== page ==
Another issue with the part-numbering format is part number designation. Some systems associate a part number with a particular part type. For example, 10xxx indicates a procedure, 20xxx indicates a drawing, PLxxx indicates a policy-level document, and so on. An alternative approach to part numbering is a “no designation” system, where parts are given sequential unique numbers within a specified format, regardless of their type, material, application or other attributes. After all, isn’t the part title the best designator?
Scott, I was able to try this as I assumed that is what I needed to do. It does not work. First, the current macro for that button is a Save Record, Close Window operation. How could I keep this and also add Code? If I just add a new button to the form and under the On Click Event put the code you suggested, I get a compile error of “method or data member not found” and ” .txtPROJECT” is highlighted. The actual field is “PROJECT ID#” and it is a long integer number. Entry I have is: Private Sub Command88_Click()
This database is being built because the Excel version is not handling the amount of data properly and reports are taking too much time to run. Back in the development day of the Excel version I managed this issue by applying a function called UniqueRandomLongs that I got from CPerson (http://www.cpearson.com/excel/randomnumbers.aspx) and it worked like a charm after a couple of tweaks since a random number would be fired off everytime Excel ran a calculation (Almost all the time!) and I managed to get it to be triggered only when the SAVE button was clicked.
To enter specific sequential number codes, such as purchase order numbers, you can use the ROW function together with the TEXT function. For example, to start a numbered list by using 000-001, you enter the formula =TEXT(ROW(A1),"000-000") in the first cell of the range that you want to number, and then drag the fill handle to the end of the range.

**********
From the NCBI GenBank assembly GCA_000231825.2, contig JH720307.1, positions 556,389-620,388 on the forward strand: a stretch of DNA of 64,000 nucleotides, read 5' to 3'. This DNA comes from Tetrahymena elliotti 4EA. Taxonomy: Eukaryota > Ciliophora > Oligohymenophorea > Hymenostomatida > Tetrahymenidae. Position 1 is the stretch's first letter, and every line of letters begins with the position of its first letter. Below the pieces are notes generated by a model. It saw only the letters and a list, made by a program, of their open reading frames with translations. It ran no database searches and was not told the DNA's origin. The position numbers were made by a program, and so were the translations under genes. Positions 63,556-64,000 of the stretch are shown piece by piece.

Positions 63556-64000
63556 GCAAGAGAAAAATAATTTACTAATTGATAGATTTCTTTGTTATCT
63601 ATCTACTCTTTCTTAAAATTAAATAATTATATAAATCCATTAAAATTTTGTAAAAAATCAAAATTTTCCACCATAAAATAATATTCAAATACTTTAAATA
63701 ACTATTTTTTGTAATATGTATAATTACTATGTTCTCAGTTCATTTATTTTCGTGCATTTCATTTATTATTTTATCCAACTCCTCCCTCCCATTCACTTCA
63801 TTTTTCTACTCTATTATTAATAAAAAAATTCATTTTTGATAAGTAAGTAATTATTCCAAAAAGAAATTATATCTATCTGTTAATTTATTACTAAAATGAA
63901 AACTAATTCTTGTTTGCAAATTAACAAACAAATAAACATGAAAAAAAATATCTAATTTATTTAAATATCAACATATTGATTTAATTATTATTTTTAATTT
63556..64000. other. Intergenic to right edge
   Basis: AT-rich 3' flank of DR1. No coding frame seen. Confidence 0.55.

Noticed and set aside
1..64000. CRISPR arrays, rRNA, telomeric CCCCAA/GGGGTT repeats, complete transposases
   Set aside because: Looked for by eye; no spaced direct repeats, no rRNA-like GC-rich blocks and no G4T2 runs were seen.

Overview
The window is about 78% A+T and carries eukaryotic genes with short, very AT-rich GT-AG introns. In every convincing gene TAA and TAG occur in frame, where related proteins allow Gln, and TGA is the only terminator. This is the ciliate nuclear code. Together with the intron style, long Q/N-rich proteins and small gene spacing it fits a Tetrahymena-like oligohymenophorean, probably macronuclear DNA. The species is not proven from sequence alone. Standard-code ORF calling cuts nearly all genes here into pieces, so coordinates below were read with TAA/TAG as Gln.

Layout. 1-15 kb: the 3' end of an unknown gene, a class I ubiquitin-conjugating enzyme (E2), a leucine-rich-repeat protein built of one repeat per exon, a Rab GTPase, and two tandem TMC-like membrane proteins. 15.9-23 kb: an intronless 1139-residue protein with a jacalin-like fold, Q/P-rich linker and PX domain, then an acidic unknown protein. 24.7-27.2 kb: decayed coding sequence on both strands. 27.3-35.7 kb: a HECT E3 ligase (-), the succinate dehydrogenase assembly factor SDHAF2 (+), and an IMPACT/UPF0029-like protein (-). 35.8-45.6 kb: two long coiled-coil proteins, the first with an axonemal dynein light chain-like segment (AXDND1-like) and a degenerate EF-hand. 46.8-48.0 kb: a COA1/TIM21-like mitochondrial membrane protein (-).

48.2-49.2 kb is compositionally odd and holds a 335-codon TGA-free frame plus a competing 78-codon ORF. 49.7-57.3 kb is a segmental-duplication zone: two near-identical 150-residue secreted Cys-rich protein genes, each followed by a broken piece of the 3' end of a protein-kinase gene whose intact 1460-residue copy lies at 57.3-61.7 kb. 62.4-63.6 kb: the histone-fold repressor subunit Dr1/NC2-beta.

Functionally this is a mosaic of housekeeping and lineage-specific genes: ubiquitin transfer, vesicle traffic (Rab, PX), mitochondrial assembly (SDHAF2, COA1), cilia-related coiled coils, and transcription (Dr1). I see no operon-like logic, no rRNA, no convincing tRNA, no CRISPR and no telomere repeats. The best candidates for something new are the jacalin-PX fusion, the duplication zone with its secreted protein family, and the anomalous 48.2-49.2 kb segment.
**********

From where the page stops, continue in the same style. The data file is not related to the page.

It depends what the design is for the tickets. But if you set up primary text frames, linked for the area for the numbers, you can create a numbered list with the numbering format you want. Then, just pour in a whole load of paragraph returns that have that numbered list applied. And make sure each numbered paragraph is set to start in the next column.
Instead of working harder than you need to, insert a one-column table with as many rows as necessary to accommodate your list. Then, using Word's numbering feature, number that column. Finally, convert the table to text. The resulting list is a fixed numbered list, so you'll have to live with its limitations; when you can do so, this method definitely beats most alternative solutions. sequential numbering